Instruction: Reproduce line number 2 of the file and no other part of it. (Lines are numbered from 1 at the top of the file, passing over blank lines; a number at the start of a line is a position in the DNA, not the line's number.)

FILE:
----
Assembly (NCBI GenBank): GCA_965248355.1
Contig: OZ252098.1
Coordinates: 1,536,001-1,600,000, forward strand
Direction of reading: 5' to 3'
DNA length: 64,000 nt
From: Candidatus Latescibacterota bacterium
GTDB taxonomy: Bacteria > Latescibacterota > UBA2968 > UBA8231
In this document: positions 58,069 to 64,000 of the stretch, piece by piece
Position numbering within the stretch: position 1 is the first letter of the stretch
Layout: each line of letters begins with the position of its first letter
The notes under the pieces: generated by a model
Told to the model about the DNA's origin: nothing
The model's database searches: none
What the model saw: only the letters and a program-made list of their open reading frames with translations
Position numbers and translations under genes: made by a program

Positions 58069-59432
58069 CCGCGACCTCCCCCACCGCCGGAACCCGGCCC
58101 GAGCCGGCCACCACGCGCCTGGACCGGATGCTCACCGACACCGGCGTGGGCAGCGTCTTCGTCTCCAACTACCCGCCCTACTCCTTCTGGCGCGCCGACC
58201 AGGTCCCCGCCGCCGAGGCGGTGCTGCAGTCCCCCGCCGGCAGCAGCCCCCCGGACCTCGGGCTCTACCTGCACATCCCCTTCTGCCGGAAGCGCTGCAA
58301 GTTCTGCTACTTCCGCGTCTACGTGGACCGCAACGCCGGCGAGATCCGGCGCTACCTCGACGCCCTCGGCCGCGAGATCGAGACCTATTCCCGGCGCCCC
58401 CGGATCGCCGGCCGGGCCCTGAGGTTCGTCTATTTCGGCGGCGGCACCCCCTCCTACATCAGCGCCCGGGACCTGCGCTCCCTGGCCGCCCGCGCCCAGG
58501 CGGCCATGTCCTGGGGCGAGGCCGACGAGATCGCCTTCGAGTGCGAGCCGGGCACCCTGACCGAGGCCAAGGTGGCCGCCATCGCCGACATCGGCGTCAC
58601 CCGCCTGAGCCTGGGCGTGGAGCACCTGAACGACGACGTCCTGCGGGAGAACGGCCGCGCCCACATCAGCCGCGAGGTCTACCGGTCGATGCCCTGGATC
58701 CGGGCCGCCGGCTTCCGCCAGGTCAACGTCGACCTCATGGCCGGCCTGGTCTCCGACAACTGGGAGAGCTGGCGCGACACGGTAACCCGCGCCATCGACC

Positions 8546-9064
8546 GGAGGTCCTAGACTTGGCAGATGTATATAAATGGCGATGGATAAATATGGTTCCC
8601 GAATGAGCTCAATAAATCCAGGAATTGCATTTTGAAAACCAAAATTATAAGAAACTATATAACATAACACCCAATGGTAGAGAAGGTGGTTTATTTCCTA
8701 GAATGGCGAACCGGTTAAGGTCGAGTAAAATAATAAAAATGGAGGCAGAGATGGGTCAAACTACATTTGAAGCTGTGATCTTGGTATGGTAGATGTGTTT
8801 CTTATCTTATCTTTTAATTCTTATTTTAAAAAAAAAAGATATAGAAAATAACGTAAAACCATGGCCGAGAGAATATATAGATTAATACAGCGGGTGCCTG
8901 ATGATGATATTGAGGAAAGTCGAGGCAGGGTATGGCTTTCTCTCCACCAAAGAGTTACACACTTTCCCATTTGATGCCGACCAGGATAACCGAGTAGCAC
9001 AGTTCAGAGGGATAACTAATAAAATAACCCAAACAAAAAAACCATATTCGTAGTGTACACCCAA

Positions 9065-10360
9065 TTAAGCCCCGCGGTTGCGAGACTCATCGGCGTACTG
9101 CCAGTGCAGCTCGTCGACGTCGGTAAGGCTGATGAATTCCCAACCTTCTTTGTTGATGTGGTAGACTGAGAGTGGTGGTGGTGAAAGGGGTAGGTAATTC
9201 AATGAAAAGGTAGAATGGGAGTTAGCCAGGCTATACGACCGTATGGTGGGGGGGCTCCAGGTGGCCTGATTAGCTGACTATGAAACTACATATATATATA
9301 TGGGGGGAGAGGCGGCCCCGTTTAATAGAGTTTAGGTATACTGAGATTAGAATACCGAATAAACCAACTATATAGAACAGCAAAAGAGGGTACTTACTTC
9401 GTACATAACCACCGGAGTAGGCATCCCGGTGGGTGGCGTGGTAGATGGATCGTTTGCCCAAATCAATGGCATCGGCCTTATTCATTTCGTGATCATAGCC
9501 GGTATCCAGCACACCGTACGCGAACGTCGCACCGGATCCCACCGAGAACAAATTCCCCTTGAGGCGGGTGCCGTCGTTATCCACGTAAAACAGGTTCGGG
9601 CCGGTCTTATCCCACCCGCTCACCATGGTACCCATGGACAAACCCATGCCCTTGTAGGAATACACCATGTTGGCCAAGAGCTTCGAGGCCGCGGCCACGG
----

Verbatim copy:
Contig: OZ252098.1